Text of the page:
The housing lottery has sent everyone into a tizzy and friendships have recently been put to the ultimate test, but room selection is finally drawing to a close. Next year will bring many changes to residential life, including the opening of the new dorms. However, it will also mark the end of some traditions. Arts House, the theme house that has consistently occupied Pierce House and where I’ve lived the past two years, will no longer exist—not just in Pierce, but anywhere. Pierce House will become “The Health and Fitness House,” and Bates students interested in art of all varieties will lose a place of community.
Before I continue, I want to make it clear that I fully support the Health and Fitness House; I think that it will be important to the Frye Street community and I do not want to sound at all like I don’t believe that this house should exist. What I’m trying to say is that the arts community is extremely disjointed on campus, and while we have a multitude of clubs dedicated to the arts (Bates Arts Society, Bates Authors Guild, AMANDLA, BMU, Circus Arts, A Cappella groups, Sangai Asia, and more) the great thing about Arts House was that it brought together enthusiasts of every medium. Arts House wasn’t “Painting House” or “Guitar Players’ House,” it was a home to everyone who loved to create, and even to those that didn’t create but enjoyed being in a community that valued creativity. On top of that, the house was inclusive in so many ways. We were always a safe space that did not tolerate discriminatory behavior and made an effort to make our house feel like a home.
When I was a freshman, like so many others, I was lost. I didn’t know what I wanted to major in, I didn’t make close friends immediately, and I wasn’t sure how to navigate the social scene of our very small campus. By November, I was already looking at transfer applications. However, I was lucky enough to run into some sophomores (now seniors) that lived in Pierce at the time who took me under their wing and invited me to come hang out at Arts House. And just like that, I found my niche at Bates. Unfortunately, that niche was one of the only of its kind—where any student, regardless of background or major, could retreat to share a conversation with a diverse group of people, like a saxophone player, a ceramicist, a poet, or a videographer, all under the same roof. With Arts House gone, we have lost that.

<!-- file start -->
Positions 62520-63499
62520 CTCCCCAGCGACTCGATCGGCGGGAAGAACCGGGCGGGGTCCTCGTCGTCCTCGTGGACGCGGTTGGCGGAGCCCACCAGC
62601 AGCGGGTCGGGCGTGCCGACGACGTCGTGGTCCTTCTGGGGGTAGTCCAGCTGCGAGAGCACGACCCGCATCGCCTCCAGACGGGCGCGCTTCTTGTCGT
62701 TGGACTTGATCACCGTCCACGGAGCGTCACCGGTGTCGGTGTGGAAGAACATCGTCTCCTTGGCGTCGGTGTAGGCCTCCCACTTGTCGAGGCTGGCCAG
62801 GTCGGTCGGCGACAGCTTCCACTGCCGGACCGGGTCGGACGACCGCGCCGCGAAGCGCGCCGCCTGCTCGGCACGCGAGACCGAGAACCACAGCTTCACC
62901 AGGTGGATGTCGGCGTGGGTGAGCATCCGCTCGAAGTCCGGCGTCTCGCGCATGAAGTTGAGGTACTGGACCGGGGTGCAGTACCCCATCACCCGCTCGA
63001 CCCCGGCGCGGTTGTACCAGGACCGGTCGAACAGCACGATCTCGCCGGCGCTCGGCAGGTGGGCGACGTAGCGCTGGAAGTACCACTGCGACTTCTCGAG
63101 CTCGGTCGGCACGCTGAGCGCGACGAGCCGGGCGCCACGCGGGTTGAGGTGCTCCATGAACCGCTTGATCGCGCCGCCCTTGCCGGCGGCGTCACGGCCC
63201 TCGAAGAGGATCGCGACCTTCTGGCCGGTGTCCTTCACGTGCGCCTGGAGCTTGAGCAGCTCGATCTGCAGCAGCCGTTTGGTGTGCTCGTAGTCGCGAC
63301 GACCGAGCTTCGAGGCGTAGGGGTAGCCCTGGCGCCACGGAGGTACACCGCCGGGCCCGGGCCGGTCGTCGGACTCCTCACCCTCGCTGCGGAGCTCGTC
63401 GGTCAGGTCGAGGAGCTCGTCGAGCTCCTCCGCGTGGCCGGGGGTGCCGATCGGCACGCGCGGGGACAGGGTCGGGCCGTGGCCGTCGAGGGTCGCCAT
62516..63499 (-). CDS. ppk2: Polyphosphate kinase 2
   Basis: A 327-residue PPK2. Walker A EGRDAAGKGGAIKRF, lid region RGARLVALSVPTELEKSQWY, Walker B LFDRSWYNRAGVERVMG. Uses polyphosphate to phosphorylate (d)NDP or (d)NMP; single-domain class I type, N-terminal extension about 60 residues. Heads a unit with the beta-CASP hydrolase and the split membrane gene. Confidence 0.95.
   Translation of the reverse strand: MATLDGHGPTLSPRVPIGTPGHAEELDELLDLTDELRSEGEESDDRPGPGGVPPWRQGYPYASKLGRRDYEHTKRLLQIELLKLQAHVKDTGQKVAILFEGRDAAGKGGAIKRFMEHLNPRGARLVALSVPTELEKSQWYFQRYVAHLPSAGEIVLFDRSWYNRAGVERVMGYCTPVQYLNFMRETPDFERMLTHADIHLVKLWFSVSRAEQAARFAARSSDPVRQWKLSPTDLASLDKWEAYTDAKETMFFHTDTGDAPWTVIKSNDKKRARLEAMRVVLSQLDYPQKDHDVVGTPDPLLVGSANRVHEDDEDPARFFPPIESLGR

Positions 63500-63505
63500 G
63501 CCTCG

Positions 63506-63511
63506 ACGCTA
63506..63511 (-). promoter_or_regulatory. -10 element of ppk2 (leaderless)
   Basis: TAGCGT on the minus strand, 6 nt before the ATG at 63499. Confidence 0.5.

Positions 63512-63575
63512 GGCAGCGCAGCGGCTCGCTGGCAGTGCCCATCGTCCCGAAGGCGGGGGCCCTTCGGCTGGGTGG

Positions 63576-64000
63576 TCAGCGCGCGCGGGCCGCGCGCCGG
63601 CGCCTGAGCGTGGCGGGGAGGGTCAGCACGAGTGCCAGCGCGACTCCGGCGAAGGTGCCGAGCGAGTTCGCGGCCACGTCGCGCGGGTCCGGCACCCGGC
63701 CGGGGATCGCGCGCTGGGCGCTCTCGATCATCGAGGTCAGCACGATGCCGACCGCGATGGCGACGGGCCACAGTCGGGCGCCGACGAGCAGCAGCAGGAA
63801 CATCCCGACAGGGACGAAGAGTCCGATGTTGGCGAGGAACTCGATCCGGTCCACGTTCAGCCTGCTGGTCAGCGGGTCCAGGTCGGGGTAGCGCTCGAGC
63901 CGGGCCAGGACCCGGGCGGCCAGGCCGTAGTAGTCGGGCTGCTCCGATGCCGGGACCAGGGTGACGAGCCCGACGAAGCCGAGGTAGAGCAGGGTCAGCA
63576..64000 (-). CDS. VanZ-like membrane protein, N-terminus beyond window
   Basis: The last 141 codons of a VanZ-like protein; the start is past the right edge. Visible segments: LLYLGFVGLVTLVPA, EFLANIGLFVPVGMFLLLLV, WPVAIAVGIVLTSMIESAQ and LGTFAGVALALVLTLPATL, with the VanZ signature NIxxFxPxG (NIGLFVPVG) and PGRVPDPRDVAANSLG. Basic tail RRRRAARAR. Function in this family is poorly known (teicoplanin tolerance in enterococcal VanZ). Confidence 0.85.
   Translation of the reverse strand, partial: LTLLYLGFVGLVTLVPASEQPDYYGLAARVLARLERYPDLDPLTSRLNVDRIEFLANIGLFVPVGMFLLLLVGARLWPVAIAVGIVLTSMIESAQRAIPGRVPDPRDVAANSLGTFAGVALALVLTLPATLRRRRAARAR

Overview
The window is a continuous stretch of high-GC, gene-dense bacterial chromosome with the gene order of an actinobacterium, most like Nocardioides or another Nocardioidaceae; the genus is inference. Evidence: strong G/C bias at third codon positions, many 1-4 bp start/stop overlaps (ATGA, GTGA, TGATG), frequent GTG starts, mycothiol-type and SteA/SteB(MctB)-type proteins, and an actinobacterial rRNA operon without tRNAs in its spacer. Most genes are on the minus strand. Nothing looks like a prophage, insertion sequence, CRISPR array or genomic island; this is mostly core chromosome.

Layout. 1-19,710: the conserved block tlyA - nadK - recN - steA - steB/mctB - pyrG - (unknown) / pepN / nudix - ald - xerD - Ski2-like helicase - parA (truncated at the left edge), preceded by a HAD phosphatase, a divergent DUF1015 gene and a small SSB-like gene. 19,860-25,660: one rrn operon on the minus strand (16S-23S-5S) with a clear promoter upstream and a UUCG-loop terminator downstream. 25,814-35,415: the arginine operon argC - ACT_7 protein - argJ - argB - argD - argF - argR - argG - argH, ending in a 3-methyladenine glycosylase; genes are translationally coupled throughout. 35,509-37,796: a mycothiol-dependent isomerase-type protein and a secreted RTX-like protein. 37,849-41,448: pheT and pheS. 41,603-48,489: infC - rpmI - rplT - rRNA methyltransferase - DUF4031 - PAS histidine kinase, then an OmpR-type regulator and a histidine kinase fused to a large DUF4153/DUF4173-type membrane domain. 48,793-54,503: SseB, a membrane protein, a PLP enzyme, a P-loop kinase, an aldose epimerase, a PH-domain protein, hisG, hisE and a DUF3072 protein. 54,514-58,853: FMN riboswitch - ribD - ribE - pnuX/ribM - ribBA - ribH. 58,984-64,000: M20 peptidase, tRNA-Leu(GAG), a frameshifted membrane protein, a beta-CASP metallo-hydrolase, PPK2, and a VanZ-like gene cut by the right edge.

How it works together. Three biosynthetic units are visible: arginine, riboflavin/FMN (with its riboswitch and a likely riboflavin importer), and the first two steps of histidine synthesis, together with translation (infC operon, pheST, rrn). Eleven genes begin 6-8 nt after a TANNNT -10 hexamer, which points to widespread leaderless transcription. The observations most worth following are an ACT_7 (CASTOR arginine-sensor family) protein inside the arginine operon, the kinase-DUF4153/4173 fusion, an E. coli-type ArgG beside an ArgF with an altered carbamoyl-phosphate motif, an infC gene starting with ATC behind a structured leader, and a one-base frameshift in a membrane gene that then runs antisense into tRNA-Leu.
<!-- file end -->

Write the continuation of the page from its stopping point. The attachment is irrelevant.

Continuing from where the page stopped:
The official reason for the dissolution of Arts House was our lack of programming for the Bates community. However, an extremely limited budget makes achieving the required frequency of programming difficult. I fully agree that theme houses should host events on a regular basis, but having residents finance this is a huge burden and we shouldn’t expect every resident to be able to give money. So yes, ideally Arts House would have had more programming, but its death is still a solemn occasion.
Next year, my final year at Bates, will feel a little emptier without Arts House, but this loss of home is an opportunity for us—as artists, as people—to make the arts a more visible priority on this campus and to continue to strengthen the creative community. Whether it’s through clubs, collaborations, gatherings, or friendships we need to carry on the spirit of Pierce.